Skiers and backcountry enthusiasts of all types will find the Summit Atmospheric Data Center incredibly useful.
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Share your thoughts
I have the Bruton Atomspheric Dat Center...
I have the Bruton Atomspheric Dat Center Pro- need an operaton gude. Does anything exist oline thatcous hep me out here?
have you tried their customer support at bruntonoutdoor.com?
What is the lowest operating temp? I had...
What is the lowest operating temp? I had a high gear altitech altimeter and it turned off as temp got into lower teens, then came back on after it got into the 20s. Very frustrating using it while skiing.
The batteries this device uses will be its limiting factor I have found. When the batteries are brand new I've had it work with a sluggish display in temps around 20. But with even a couple weeks of use on the batteries the device fails at ~30.
What size is that buckle shown in the...
What size is that buckle shown in the photo? 1/2 inch? Does it include the other half as well or are you supposed to attach it to something you have?
It comes with a lanyard that attaches to it using the standard 1/2" buckle.
fast, small and reasonably accurate, a little lag on the tail end of a wind reading, but I don't know an anemometer that doesn't. Perfect for in field weather analysis and forecast!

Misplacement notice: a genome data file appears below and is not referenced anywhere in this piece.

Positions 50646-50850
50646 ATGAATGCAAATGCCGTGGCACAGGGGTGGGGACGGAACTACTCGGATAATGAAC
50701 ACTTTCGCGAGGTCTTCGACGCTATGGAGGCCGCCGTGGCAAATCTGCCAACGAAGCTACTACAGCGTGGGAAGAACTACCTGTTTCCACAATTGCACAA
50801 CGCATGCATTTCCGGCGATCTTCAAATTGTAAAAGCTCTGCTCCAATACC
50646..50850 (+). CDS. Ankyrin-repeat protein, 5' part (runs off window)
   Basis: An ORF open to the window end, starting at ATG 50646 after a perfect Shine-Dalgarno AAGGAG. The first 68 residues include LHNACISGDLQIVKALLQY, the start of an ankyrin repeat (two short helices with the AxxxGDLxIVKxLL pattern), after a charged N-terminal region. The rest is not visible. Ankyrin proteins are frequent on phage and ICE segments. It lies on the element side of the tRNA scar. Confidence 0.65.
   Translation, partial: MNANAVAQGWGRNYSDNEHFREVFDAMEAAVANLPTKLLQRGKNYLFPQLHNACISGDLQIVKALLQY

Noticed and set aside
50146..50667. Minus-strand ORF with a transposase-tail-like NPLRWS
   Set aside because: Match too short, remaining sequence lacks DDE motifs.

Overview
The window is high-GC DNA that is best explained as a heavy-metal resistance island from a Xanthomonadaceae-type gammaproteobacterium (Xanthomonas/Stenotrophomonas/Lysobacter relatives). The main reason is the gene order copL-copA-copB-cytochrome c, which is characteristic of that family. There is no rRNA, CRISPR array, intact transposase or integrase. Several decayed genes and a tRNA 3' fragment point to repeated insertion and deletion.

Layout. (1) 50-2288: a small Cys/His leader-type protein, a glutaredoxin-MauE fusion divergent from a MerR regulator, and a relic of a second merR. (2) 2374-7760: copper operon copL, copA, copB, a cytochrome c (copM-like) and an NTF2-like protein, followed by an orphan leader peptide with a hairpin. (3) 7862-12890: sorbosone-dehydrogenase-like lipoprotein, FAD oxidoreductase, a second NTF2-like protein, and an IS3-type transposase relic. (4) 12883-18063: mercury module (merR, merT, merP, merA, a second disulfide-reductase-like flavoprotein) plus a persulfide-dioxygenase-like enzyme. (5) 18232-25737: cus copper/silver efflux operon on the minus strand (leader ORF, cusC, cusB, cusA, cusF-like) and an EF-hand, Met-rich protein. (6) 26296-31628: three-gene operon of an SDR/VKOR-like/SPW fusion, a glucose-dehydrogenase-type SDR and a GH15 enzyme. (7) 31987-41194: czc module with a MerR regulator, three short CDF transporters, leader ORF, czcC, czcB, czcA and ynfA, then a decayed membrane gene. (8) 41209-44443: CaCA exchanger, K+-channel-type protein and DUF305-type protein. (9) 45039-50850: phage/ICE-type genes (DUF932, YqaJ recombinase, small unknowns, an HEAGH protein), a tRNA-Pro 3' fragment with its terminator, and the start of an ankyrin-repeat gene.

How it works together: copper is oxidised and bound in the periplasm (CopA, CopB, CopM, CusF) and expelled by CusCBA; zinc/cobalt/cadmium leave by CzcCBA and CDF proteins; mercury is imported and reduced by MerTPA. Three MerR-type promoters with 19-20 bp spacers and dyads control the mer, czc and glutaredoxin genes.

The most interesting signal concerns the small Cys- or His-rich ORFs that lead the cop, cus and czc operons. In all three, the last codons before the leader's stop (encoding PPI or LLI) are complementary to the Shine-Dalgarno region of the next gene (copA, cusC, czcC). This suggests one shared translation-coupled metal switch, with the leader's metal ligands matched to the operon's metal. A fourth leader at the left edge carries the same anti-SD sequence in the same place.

Has anyone found a simpler watch? I just...
Has anyone found a simpler watch? I just need the time and temperature to attach to my ski jacket.
Is this item waterproof or water resista...
Is this item waterproof or water resistant?
waterproof. but always baby your gear as if it wasnt
For each 1000ft you ascend, you will measure...
For each 1000ft you ascend, you will measure a pressure drop of roughly 1 inch Hg (under steady atmospheric pressure). Let's say a good pace will gain you 2000ft of elevation every three hours, that's a pressure drop of 2 inches Hg. I'm not a meterologist, but after reading up a bit, my understanding is that a strong storm might give an average pressure drop of ONLY 0.1-0.2 in Hg over 3 HOURS. Only in hurricanes or other rare weather events will pressure drops even approach 0.5-1 in Hg over three hours. If this is correct, then how could the storm alarm function on an ascent? I sersiouly doubt that it can, nor was it intended to do so.